Opacity is also going to be a big problem. Friends of mine who work at places like Facebook, for instance, Instagram, talk about machine-learning methods in terms that I find disconcerting. They say, “We threw a bunch of these huge machine-learning models at our newsfeed; they’re better than everything that we’ve come up with on our own, but no one really knows why and no one really knows what’s going on inside the box. We can’t turn it off because it makes us too much money.”

What I find interesting is that we have built a justice system that is in large part centered on the idea of explaining yourself. You’ve taken some action: explain yourself. What was the thought process that went into that action? I don’t have a specific case in mind, but imagine a police officer pulls a gun on a suspect and shoots, and it turns out that the suspect was unarmed. Their ability to explain the thoughts that they were having will have a huge impact on whether they spend their life in jail or get a two-week suspension.

That strikes me as pretty flawed, because a lot of these decisions happen in 50 milliseconds, so the idea that you’re going to stand in front of a jury and explain all of the factors that you weighed is bogus. The truth is, all of this stuff was happening in a completely inarticulate level. Your ability to reconstruct an explanation for that or confabulate an explanation for that will determine what happens to the rest of your life.

I’m totally with the argument that “Giant neural networks are black boxes, but so are we.” That’s true. But there’s something unsettling about this idea that if a classic “if–then–else” computer program does something, we can go back and say where things went wrong. Our entire notion of legal responsibility and justice depends on the ability to explain why something happened, so as we start to deploy these systems that basically can’t do that, or we can’t peer into them and understand why they did something, are we going to have to somehow engineer in an ability for the system to self-report?

In many cases there isn’t an answer. Why did you take this action? Well, these edges on this neural network graph were weighted this and so this thing happened. That’s not necessarily a satisfying explanation. But we have a justice system that’s dependent on motive, on intent, and all these things.

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I came out of this math and science and engineering magnet high school, went to Brown University, and double majored in computer science and philosophy. Along the course of my undergraduate trajectory, I decided that what I really wanted to be was a writer, so I went to graduate school and got an MFA in creative writing. I was probably one of the few people to ever go from the Computer Science Department into an MFA program.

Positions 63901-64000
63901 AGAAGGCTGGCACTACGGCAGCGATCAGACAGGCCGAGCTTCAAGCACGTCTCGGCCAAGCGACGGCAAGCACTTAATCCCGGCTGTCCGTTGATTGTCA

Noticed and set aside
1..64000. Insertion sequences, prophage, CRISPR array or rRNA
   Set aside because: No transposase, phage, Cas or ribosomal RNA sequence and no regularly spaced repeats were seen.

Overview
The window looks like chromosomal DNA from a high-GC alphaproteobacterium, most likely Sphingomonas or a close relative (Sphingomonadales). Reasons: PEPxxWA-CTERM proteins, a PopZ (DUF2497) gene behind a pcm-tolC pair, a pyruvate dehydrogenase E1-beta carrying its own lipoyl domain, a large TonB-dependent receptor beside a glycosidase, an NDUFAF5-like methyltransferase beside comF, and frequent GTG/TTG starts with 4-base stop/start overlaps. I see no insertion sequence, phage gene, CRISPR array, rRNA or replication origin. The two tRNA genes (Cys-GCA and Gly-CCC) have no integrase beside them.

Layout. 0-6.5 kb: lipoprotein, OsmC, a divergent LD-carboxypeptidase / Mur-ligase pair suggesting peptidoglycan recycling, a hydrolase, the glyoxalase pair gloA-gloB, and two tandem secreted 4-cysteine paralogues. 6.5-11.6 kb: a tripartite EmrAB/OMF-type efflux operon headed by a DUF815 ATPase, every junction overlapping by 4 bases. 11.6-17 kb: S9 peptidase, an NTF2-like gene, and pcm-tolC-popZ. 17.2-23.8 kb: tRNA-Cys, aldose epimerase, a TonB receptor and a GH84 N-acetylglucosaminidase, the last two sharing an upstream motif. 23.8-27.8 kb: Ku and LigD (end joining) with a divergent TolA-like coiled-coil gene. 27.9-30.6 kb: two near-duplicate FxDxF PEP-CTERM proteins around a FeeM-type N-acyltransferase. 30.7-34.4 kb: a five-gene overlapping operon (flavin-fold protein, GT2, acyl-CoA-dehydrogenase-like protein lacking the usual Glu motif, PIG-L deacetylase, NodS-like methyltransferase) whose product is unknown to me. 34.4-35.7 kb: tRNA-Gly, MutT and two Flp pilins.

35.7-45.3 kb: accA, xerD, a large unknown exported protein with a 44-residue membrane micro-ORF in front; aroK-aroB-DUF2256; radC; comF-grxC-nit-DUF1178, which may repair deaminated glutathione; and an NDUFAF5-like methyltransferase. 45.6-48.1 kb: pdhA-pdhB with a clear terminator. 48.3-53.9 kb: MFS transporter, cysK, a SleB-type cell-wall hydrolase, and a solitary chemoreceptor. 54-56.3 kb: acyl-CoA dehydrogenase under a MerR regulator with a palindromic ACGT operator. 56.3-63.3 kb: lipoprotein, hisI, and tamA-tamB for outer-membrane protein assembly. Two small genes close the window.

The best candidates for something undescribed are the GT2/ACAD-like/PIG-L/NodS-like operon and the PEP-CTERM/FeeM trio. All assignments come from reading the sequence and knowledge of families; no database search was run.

My career after graduate school has been in writing nonfiction books. My first book was called The Most Human Human. It’s about my participation in a Turing test competition, which I’m sure many folks will be familiar with. The basic idea is that you have humans and computer programs claiming to be humans in a chat room and a panel of judges has five minutes to figure out which are the real humans and which are the imposters. I took part in the main Turing test competition in 2009, so my first book is a recounting of that experience, but more broadly, it looks at the history of artificial intelligence itself and the history of, within philosophy, how humans have answered one of the longest standing questions in philosophy: What makes humans unique and distinct and special? Going back to Descartes, back to Aristotle, philosophers have answered this question by contrasting ourselves with animals.

In many ways computer science, and AI specifically, has inverted a 2,500-year-old question, which for me is very thrilling. We now think about what defines and characterizes human intelligence by making a comparison to machines rather than to animals. It has just completely changed the framework by which we think about the human experience. So the book explores that question.

More recently, I published a book in collaboration with Tom Griffiths, a cognitive scientist at UC Berkeley and a good friend of mine, called Algorithms to Live By, which looks at human decision making through the lens of computer science. The basic idea is that there is this huge class of problems that we face in everyday life—deciding where to go out to eat, what house to live in, how to manage our limited space in our house or office, how to structure our time—that take on a particular structure as a result of our finite information, finite time, finite ability to compute.

We think of these as intrinsically human problems. They’re not. They closely parallel a set of the canonical problems in computer science. This gives us an opportunity to learn something about the problems that we confront in our own lives and how to make better decisions in our own lives by thinking about human problems through the perspective of computer science.

Gerd Gigerenzer’s work on heuristic decision making is very relevant here. One of the fundamental premises of theoretical computer science is that we can, in effect, grade problems by how hard they are. There are certain classes of so-called intractable problems, where there is no efficient way to get it answered reliably. What computer scientists do when they’re up against intractable problems is they have this huge toolkit—relaxations, regularizations, randomized algorithms, and so forth. One of the things that emerges is that, in many cases, getting an answer that’s pretty close most of the time is better than grinding your way through to the exact solution.